I have been using the wget command to create static archives of a number of websites that I no longer want to keep updating.

This command has worked well for a number of sites:

wget --recursive --no-clobber --page-requisites --html-extension \
--convert-links --restrict-file-names=windows -e robots=off \
--domains example.com --no-parent http://www.example.com

However I'm having a problem with CSS files on one site.

On the original site the CSS is loaded as follows:

<link rel='stylesheet' id='cptch_stylesheet-css'  href='http://example.org/wp-content/plugins/captcha/css/style.css?ver=4.3.2' type='text/css' media='all' />

But on the archived site this gets changed to:

<link rel='stylesheet' id='cptch_stylesheet-css'  href='wp-content/plugins/captcha/css/style.css@ver=4.3.2' type='text/css' media='all' />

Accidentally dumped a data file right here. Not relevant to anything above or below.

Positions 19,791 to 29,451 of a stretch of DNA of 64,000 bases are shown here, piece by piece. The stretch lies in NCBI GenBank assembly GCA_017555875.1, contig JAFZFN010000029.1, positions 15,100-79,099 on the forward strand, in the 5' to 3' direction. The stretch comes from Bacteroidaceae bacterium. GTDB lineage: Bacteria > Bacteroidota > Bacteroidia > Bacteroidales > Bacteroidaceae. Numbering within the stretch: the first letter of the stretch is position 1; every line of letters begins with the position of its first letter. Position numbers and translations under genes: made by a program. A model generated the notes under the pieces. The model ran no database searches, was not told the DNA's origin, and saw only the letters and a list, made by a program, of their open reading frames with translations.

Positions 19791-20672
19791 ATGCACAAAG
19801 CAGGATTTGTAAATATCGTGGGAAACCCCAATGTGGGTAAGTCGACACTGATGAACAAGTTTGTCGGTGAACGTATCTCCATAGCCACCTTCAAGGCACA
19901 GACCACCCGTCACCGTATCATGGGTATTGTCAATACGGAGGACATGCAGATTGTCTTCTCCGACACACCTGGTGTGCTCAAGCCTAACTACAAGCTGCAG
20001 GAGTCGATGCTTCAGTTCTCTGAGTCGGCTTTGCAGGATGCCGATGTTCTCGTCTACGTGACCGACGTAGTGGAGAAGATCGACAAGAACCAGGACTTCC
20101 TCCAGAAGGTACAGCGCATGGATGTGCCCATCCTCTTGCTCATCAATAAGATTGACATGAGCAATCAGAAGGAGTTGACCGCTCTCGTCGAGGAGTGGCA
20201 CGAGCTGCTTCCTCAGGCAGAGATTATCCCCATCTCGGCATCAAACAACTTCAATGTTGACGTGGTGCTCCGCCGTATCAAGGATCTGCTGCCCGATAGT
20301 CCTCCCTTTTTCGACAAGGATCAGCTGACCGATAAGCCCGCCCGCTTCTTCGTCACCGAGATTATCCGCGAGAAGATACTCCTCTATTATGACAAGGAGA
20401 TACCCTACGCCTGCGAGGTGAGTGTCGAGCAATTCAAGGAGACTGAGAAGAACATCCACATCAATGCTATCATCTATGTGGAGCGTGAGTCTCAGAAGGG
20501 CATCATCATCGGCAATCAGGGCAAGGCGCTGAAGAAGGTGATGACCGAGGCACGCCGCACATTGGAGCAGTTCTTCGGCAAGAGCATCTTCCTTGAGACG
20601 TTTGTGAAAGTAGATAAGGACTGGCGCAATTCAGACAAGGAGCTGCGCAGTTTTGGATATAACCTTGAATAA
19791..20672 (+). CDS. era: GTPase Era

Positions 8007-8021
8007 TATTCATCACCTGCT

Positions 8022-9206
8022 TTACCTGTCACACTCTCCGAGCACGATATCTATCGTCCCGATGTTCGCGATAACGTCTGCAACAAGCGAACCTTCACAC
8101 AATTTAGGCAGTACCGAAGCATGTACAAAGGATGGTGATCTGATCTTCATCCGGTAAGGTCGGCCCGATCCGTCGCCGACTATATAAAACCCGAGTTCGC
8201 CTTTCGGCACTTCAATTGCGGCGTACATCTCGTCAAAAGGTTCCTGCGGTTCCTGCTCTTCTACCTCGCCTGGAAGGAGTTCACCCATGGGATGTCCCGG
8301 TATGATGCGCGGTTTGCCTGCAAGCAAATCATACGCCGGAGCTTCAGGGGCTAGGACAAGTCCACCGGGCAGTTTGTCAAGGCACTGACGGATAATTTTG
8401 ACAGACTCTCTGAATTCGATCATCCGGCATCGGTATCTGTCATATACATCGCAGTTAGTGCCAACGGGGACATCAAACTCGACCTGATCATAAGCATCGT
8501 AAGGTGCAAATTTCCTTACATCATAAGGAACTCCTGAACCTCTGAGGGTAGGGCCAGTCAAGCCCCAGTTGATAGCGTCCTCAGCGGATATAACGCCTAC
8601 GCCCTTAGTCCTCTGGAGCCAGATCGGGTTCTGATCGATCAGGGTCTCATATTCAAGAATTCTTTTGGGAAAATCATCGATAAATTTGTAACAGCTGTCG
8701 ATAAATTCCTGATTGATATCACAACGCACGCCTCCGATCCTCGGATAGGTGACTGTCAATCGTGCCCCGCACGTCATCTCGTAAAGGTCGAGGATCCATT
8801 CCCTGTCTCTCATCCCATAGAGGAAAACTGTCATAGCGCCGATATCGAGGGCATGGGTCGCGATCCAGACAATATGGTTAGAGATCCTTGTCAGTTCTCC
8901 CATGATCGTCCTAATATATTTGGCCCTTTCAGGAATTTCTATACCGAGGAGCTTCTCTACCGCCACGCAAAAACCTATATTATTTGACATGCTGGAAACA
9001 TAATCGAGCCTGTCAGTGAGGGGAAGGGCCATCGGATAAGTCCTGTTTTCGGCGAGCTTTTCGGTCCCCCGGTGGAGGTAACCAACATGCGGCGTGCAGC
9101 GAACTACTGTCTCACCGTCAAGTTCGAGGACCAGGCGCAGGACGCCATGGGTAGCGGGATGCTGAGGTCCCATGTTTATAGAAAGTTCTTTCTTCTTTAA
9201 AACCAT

My problem is that the ? gets changed to an @, and the filename changed to style.css@ver=4.3.2. This works fine on a local file system, but when loaded onto a webserver, the CSS files aren't getting served because they lack the .css extension.

I know I could rename the files and edit the HTML files (I guess I could come up with a awk script so I don't have to edit 100+ files manually). However, I'd like to stick with wget if I can.

Is there a parameter for wget to make it give CSS files the .css extension, a bit like the the --html-extension parameter?



Your Answer

By clicking “Post Your Answer”, you agree to our terms of service, privacy policy and cookie policy

Browse other questions tagged or ask your own question.